Category Archives: Publishing

What we can learn from the ‘promise and pitfalls of preregistration’ meeting

Dr Mandy Wigdorowitz, Open Research Community Manager, Cambridge University Libraries

The promise and pitfalls of preregistration meeting was held at the Royal Society in March 2024. It was organised to address the utility of preregistration and initiate an interdisciplinary dialogue about its epistemic and pragmatic aims. The goal of the meeting was to explore the limitations associated with preregistration, and to conceive of a practical way to guide future research that can make the most of its implementation.

Preregistration is the practice of publicly declaring a study’s hypotheses, methods, and analyses before conducting a research study. Researchers are encouraged to be as specific as possible when writing preregistration plans, detailing every aspect of the research methodology and analyses, including, for instance, the study design, sample size, procedure for dealing with outliers, blinding and manipulation of conditions, and how multiple analyses will be controlled for. By doing so, researchers commit to a time-stamped study plan which will reduce the potential for flexibility in analysis and interpretation that may lead to biased results. Preregistration is a community-led response to the replication crisis and aims to mitigate questionable research practices (QRPs) that have come to light in recent years, some of which include HARKing (Hypothesising After Results are Known), p-hacking (the inappropriate manipulation of data analysis to enable a favoured result to be presented as statistically significant), and publication bias (the unbalanced publication of statistically significant findings or positive results over null and/or unexpected findings) (Simmons et al., 2011; Stefan & Schönbrodt, 2023).

The meeting brought together scholars and publishers from a range of disciplines and institutions to discuss whether preregistration has indeed lived up to these aims and whether and to what extent it has solved the problems it was envisioned to address.

It became clear that the problems associated with QRPs have not simply disappeared with the uptake and implementation of preregistration. From the perspective of meta-research, the success of preregistration appears to be largely disciplinary and legally dependent, with some disciplines mandating and normalising it (e.g., clinical trial registration in biomedical research), others greatly encouraging and (sometimes) requiring it (e.g., psychological science research), and others having no expectations about its use (e.g., economics research). The effectiveness of preregistration was shown to be linked to these dependencies, but also related to the quality and detail of the preregistration plan itself. Researchers are the arbiters of their research choices and if they choose to write vague or ambiguous preregistration plans, the problems that preregistration are assumed to address will inevitably persist.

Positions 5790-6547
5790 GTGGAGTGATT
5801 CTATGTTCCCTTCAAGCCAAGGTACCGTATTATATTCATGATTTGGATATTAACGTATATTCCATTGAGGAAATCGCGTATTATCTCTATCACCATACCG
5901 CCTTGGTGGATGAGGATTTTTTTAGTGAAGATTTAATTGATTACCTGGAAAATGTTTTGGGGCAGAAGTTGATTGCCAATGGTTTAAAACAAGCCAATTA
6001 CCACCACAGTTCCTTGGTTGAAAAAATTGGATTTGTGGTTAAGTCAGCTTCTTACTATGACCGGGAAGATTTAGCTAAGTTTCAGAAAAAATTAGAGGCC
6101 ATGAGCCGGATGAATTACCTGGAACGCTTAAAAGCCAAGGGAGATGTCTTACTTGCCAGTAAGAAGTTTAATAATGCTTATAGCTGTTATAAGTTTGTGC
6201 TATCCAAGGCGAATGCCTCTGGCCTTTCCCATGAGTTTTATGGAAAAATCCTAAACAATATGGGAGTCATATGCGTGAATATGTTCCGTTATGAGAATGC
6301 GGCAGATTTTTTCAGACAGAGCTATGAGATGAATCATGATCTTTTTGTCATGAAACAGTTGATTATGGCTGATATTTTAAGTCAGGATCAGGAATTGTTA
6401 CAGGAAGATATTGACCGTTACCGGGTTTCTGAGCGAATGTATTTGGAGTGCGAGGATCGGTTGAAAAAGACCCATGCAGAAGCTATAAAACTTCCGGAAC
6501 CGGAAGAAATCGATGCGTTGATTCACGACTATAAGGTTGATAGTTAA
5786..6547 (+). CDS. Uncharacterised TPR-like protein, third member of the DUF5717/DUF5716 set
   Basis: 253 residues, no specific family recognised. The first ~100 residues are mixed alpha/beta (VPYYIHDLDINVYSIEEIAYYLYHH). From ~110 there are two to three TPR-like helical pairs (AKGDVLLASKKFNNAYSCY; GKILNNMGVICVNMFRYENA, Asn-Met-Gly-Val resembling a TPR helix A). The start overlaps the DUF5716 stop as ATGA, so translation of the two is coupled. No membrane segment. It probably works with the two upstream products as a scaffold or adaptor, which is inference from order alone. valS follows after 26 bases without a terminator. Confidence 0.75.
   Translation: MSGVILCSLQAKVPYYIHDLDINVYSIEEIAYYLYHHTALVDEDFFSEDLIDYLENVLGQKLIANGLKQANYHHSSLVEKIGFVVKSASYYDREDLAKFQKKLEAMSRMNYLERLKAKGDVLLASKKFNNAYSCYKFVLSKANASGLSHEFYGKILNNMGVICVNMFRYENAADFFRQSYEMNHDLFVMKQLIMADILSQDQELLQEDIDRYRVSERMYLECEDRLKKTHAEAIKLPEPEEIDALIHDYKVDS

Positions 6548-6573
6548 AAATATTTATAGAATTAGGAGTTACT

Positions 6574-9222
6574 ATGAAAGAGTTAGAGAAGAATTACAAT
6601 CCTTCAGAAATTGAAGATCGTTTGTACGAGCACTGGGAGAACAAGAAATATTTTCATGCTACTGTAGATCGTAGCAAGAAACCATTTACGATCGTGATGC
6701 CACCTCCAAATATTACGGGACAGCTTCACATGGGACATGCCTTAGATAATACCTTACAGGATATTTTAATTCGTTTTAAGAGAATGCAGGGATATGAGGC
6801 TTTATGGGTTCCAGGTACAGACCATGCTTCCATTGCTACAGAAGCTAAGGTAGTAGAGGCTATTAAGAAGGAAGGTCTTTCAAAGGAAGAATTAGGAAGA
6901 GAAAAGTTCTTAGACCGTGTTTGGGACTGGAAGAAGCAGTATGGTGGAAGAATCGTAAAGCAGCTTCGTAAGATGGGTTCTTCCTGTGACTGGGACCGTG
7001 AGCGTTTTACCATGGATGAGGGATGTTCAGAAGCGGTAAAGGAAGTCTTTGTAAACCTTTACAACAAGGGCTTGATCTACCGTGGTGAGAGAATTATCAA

Various preregistration templates exist (such as on the Open Science Framework, OSF) and some incentives for preregistration are recognised, such as the preregistration badges awarded by some journals, making it a systematic and straightforward exercise. In practice, however, it is not always the case that sufficient information is provided, and even in cases where preregistered plans are detailed, they are not always followed for various pragmatic or other (not always nefarious) reasons. As such, the research community are cautioned to not assume that preregistration equates to better or more trustworthy research. Rather, the preregistration plan needs to be critically reviewed as a standalone document in conjunction with the published study. This is important because preregistration plans that are usually deposited into repositories (e.g., OSF, National Library of Medicine’s Clinical Trials Registry) are seldom evaluated as entities of their own or against their corresponding research articles. Note that this is unlike registered reports which are a type of journal article that details a study’s protocol that does get peer reviewed before data is collected and if reviewed favourably, is given an in-principal acceptance regardless of the study outcomes.

Other discussions centred around the utility of preregistration in exploratory versus confirmatory research, whether preregistration can improve our theories, and how the process of conducting multiple but slightly varied analyses and selecting the most desired outcome (also referred to the ‘garden of forking paths’) affects the claims we make.

The overall sentiment from the meeting was that while preregistration does not solve all the issues that have arisen from QRPs, it ultimately leads to more transparency of the research process, accountability on the part of the researchers conducting the research, and it facilitates deeper engagement with one’s own research prior to any collection or analysis of data.

Since attending the meeting, I have taken away valuable insights that have made me critically reflect on my own research choices, and from a practice perspective, I have downloaded the OSF preregistration template and am documenting the plans for a research project.

Given the strides that have been taken toward improving the transparency, credibility and reproducibility of research, researchers at Cambridge need to consider whether preregistration plans should be included as another type of output that can be deposited on the institutional repository, Apollo. We have recently added Methods and preprints as output types which have broadened the options for sharing and which align with open research practices. Including preregistration could be a valuable and timely addition.